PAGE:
Decision 2020 – Haitian Agenda 2016 ==> 2020

Go Lean Commentary

Fool me once, shame of you; fool me twice, shame on me.

Haitians in the Diaspora (Miami) were fooled by the presidential candidacy of Donald Trump in 2016.

He asserted that he cared …

He did not!

Almost immediately after his inauguration he started disrespecting Haitians and undermining their progress. See this actuality in the reporting of this news article here:

Title: Trump And Haitians: He Said He’d Be Their Champ. Many Now Feel Like Chumps.
Donald Trump won a surprising number of Haitian-American votes in 2016. But since then he’s burned a lot of bridges to Little Haiti. Will it burn him next week?

AUDIO Podcast:

By: Tim Padgett
In September 2016, then Republican presidential candidate came to Miami’s Little Haiti and made an unexpected pitch to Haitian-American voters, who have historically backed Democrats.

“I’m running to represent Haitian-Americans,” Trump told a supportive crowd at the Little Haiti Cultural Center. “I really want to be your greatest champion, and I will be your champion.”

And it worked. Surprisingly, an estimated fifth of Haitian voters in Florida, and many elsewhere in the U.S., cast ballots for Trump.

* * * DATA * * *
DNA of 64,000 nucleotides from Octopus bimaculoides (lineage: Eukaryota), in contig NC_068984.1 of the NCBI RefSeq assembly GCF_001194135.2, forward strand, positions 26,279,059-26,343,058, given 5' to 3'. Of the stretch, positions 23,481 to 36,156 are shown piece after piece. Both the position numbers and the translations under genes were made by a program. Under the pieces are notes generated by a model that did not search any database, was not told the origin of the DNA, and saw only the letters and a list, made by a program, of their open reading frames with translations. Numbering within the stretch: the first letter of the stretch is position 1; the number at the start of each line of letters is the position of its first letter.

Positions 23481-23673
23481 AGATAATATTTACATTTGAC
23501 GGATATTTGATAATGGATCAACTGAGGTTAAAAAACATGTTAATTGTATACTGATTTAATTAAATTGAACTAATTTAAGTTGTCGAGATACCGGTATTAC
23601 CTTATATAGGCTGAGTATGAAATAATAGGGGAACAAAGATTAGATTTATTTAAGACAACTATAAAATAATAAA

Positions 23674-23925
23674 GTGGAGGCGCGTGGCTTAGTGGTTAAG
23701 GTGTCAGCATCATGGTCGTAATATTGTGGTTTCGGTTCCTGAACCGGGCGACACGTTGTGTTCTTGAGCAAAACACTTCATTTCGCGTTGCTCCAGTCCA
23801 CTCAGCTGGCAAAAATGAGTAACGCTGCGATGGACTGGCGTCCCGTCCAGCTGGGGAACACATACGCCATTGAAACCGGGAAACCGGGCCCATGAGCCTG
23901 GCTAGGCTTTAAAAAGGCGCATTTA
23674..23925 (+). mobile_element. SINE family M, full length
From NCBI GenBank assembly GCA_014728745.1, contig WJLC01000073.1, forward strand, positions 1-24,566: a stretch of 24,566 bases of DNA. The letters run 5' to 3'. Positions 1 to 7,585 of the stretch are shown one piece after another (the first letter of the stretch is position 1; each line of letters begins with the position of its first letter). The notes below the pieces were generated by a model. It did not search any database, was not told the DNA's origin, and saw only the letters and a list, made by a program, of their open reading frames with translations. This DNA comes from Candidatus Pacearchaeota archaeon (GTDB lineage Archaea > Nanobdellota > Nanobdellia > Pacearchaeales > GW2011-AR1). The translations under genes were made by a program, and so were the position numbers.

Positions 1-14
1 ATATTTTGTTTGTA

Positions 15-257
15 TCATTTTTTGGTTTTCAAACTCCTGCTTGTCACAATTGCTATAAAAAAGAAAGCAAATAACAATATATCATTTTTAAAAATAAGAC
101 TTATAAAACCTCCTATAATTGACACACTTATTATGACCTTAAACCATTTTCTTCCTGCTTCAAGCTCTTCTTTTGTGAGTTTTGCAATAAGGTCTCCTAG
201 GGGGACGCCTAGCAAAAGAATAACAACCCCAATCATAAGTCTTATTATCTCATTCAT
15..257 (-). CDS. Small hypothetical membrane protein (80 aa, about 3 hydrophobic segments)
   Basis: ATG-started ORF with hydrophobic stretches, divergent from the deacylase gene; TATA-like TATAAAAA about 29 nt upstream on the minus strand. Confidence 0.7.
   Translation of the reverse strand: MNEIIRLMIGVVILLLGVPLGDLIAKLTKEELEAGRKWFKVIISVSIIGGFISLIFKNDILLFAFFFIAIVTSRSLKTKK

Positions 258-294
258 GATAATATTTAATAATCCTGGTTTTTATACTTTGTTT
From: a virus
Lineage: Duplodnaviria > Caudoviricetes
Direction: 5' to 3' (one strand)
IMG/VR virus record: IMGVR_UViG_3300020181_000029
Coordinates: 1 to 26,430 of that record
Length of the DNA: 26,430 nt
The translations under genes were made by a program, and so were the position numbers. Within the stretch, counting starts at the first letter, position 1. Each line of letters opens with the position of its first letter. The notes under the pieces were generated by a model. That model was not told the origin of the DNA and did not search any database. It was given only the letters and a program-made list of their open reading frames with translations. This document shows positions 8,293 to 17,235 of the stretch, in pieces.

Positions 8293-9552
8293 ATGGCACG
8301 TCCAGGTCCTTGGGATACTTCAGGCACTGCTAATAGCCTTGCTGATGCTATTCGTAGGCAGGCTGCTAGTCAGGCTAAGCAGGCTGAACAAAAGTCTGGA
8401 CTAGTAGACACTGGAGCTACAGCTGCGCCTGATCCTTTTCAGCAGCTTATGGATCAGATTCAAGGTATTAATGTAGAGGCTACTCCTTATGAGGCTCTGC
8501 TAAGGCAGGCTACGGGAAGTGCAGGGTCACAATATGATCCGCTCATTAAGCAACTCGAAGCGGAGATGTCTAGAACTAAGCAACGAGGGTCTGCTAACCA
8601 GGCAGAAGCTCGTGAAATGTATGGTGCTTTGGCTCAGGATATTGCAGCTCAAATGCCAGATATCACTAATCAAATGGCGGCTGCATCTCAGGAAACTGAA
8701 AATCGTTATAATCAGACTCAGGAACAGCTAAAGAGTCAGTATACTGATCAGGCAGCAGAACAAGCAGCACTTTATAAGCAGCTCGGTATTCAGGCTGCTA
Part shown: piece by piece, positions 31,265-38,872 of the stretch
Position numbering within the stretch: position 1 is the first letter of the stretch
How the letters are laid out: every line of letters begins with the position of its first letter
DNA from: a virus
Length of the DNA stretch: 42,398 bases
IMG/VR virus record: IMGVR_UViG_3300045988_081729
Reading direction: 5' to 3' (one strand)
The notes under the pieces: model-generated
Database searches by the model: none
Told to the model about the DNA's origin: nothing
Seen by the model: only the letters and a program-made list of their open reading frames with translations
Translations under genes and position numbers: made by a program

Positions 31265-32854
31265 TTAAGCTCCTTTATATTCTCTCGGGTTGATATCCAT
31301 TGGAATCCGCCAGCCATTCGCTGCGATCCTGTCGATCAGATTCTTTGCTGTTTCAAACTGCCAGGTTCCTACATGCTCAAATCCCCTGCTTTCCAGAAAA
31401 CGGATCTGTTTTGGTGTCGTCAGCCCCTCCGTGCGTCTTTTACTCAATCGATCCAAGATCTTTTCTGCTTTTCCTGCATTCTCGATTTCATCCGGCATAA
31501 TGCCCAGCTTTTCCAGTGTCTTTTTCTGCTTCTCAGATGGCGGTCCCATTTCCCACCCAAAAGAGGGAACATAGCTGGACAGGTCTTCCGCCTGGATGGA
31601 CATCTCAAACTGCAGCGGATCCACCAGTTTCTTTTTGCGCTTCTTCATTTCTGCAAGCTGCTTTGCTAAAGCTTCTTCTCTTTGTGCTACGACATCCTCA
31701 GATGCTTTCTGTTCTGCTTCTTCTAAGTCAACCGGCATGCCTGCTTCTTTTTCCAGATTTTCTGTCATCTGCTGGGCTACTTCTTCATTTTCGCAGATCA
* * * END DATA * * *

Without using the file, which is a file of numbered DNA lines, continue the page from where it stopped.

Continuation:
But it didn’t take long for President Trump to start burning his bridges with Haitians.

Less than a year after he took office, Haitians were protesting in front of his Mar-a-Lago resort in Palm Beach. They were angry that he’d moved to end the Temporary Protected Status, or TPS, that had been given to Haitians in the U.S. after Haiti’s catastrophic 2010 earthquake; that he’d accelerated deportations of Haitians — and that he’d called Haiti a “shithole” country.

“It hurt. It was a visceral hurt,” says Pierre Imbert, one of the Haitian-Americans who voted for Trump — and now regrets it.

“President Trump unfortunately has been horrible to Haitians.”

Imbert, who was born in Haiti and lives in Aventura, is a founding director of the Ayiti Community Trust, an NGO based in North Miami that promotes development in Haiti.

He’s a registered independent and — despite the anti-immigrant and race-baiting rhetoric that drenched Trump’s 2016 campaign — he voted for Trump hoping he’d change decades of failed U.S. policy in Haiti.

Failure, Imbert adds, that was especially frustrating after the earthquake, when U.S.-led reconstruction projects seemed to ignore regular Haitians like his relatives there.

“Close family members put together, in Haiti, a supermarket serving an area that was deprived and then folded because small and mid-size business enterprises couldn’t get the assistance that they needed,” Imbert recalls.

“It made it more difficult to nourish hope. And Trump presented himself as a viable alternative, a champion of Haiti causes.”

I voted for Trump in great defiance of my friends, my colleagues and family expectations. And I have had four years to pay for it.- Pierre Imbert